Above: a view of 9 de Julio — the main avenue that runs through Buenos Aires.In the background on the building is a portrait of Eva Peron.
Please forgive the non-creative title…words, even English ones, are difficult after a day of trying to decipher Argentine Spanish.
– a kiss on the cheek is a conventional greeting
– people form a line on the sidewalk (as opposed to an unorganized mass) when waiting for the city bus; although, this seems to be in an effort to keep the sidewalks clear, rather than maintain an order as to who gets on the bus first
– milk and yogurt comes in bags (like in Montreal!)
– pedestrians and cars alike usually obey the traffic lights (unlike in China — where cars will barely stop for people, who happily dodge the speeding vehicles — and unlike in some other Latin American countries, such as Nicaragua, where they have very few traffic lights or stop signs to begin with and driving is more or less a free for all), except for the occasional brave soul who dares to venture across a 16-line highway — one of the largest in the world — in the center of the city (yes, I saw this happen)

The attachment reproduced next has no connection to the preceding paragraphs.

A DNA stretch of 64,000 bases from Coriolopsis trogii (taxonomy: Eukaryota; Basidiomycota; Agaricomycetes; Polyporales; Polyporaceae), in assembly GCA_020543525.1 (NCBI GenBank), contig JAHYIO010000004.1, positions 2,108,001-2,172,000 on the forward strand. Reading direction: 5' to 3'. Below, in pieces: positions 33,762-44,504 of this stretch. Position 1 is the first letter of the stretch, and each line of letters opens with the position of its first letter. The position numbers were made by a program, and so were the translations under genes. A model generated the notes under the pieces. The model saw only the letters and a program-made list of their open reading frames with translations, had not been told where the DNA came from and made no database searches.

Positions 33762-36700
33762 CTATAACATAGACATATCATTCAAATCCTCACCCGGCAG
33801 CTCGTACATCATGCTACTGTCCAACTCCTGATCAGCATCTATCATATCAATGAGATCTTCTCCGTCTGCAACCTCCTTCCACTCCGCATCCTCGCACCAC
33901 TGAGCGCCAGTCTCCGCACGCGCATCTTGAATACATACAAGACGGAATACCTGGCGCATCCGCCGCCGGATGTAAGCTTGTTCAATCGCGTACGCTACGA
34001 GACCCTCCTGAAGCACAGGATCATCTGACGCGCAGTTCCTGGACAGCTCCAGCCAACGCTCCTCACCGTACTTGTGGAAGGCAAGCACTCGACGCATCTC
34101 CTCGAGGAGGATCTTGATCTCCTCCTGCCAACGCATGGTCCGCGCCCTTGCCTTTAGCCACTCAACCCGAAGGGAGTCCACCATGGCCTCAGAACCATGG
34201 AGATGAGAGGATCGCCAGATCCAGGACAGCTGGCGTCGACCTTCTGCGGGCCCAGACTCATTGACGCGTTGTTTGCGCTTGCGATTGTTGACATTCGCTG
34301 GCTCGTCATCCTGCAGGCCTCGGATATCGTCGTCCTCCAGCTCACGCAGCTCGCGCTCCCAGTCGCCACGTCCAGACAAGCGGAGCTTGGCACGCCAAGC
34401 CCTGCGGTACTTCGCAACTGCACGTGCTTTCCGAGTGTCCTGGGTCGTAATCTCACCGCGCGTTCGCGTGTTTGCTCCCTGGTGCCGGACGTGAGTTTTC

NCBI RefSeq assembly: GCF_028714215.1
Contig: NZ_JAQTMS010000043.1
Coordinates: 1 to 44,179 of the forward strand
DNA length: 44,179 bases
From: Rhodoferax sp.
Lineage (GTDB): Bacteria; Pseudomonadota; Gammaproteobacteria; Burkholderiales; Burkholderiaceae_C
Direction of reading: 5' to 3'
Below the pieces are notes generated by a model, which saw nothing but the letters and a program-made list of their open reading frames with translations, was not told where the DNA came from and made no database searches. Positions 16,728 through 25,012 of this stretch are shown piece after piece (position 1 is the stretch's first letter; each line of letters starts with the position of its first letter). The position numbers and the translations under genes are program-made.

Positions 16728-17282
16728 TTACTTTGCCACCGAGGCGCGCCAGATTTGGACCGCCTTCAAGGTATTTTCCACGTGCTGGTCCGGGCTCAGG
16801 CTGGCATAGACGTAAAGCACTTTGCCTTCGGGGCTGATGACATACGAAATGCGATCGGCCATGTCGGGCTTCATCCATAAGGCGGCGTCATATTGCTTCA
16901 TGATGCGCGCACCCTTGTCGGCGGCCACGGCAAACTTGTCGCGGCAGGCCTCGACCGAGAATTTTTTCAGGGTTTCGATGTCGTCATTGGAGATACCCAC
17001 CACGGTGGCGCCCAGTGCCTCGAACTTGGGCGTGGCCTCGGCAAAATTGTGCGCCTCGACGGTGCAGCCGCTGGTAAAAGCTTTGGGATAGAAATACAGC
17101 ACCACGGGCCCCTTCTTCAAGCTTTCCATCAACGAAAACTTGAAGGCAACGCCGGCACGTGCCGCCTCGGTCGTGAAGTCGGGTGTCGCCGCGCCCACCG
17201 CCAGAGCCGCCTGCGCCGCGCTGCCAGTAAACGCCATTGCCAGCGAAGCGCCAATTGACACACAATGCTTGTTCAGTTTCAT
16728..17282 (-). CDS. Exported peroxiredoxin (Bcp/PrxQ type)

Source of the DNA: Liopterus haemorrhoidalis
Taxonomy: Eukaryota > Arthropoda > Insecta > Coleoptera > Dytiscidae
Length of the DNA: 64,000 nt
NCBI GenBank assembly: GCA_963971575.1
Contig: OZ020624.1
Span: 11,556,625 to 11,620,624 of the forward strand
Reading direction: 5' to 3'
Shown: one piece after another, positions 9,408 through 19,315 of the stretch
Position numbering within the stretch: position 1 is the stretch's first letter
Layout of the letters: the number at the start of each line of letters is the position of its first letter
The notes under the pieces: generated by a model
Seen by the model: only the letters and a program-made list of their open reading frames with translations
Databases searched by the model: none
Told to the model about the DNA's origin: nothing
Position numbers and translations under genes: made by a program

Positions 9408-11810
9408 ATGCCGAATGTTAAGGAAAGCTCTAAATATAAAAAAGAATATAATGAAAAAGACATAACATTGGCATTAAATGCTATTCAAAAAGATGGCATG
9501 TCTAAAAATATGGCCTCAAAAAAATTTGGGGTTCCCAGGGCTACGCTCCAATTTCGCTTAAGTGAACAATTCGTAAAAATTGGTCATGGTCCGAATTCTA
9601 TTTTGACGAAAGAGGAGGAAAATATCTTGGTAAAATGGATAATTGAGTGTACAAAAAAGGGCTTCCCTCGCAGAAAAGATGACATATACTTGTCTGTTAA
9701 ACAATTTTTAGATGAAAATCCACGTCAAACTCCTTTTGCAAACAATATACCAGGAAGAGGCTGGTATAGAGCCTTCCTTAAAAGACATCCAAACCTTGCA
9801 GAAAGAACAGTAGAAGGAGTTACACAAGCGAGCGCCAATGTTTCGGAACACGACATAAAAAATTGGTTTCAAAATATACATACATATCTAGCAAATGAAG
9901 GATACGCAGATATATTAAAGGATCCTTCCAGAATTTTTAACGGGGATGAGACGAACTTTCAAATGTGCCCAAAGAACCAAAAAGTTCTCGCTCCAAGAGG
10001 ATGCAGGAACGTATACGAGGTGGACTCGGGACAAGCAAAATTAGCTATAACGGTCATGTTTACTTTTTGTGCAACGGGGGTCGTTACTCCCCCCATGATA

– the traffic lights go from green, to yellow, to red, to red AND yellow, then back to green
– when ordering vegetable pizza, one will find that the vegetables (spinach, I believe) are under the cheese
– Porteños (people who live in Buenos Aires) tend to only fill coffee cups half way up (or less) with coffee, even if you ask for it without milk or sugar